Obesity-related cancers are starting earlier
In 2011, Usain Bolt was disqualified from the World Championships 100-meter finals -- a race he had dominated for years -- because he left the starting blocks early. A harsh rule change the year before meant that one false start (some call it "sudden death"), instead of two, meant disqualification.
When obesity starts out early, it can mean disqualification too, this time from a healthy life. A recent study from Case Western Reserve University School of Medicine in Cleveland looked at more than 2.6 million cases of obesity-related cancers, as well as 3.4 million cases of non-obesity-related cancers in the U.S. It revealed that rates for six of 12 cancers related to obesity -- that's colorectal, uterine, gallbladder, kidney and pancreatic cancer, and multiple myeloma -- have significantly increased for adults under 50. In fact, the rates for those cancers among millennials (born 1981-1996) is about double the rate for baby boomers (born 1946-1964) when they were the same age.
Excess weight is a known carcinogen -- fueling inflammation, feeding cancer cells and accelerating their growth. When younger folks are overweight and obese, it just gives the fat more time to fuel cancer.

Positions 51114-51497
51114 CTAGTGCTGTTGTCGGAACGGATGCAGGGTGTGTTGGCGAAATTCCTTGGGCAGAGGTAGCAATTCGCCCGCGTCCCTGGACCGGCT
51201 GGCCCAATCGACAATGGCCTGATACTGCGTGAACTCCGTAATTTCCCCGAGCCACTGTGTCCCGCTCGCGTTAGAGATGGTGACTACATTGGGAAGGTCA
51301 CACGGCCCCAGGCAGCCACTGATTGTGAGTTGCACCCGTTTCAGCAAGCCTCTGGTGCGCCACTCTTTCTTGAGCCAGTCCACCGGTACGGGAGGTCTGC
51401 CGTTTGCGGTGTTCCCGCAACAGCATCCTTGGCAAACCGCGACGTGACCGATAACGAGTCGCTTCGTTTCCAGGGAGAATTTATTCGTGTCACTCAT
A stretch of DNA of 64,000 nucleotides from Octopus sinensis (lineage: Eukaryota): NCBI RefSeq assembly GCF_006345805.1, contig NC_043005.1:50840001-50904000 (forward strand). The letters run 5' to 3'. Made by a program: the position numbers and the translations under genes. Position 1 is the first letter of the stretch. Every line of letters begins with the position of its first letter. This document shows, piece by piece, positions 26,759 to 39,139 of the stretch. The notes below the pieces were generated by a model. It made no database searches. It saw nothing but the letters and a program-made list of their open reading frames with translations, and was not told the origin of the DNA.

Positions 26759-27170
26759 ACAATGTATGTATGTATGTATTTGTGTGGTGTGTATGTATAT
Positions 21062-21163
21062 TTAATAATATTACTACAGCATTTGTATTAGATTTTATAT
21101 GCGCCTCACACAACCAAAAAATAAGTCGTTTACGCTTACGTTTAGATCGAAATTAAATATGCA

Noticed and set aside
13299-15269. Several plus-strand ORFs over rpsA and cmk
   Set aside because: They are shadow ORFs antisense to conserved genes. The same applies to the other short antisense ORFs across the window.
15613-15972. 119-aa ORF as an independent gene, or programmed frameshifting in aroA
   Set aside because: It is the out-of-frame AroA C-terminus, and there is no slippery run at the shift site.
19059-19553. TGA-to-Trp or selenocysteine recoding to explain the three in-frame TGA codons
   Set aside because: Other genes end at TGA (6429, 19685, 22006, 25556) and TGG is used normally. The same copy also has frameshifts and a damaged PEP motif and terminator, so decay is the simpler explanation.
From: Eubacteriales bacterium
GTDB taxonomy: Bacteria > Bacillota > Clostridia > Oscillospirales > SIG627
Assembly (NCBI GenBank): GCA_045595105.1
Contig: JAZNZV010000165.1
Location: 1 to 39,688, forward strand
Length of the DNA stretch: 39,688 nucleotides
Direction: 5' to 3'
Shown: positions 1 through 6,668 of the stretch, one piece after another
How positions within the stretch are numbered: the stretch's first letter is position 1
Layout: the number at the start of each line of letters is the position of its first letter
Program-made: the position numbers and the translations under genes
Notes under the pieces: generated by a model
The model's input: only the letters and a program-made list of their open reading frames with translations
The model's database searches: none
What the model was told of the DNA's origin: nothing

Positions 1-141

The takeaway? If you or someone in your family is an overweight child, adolescent or adult under 50, it's possible to reclaim the future by eating a whole-food, plant-centered diet and getting as much physical activity as possible. Besides slashing the risk for early onset of obesity-related cancers, you'll be creating protection from cardiovascular disease, dementia and diabetes.
Mehmet Oz, M.D. is host of "The Dr. Oz Show," and Mike Roizen, M.D. is Chief Wellness Officer and Chair of Wellness Institute at Cleveland Clinic. To live your healthiest, tune into "The Dr. Oz Show" or visit www.sharecare.com.
(c) 2019 Michael Roizen, M.D. and Mehmet Oz, M.D.
Distributed by King Features Syndicate, Inc.(c) 2019 Michael Roizen, M.D. and Mehmet Oz, M.D. Distributed by King Features Syndicate, Inc.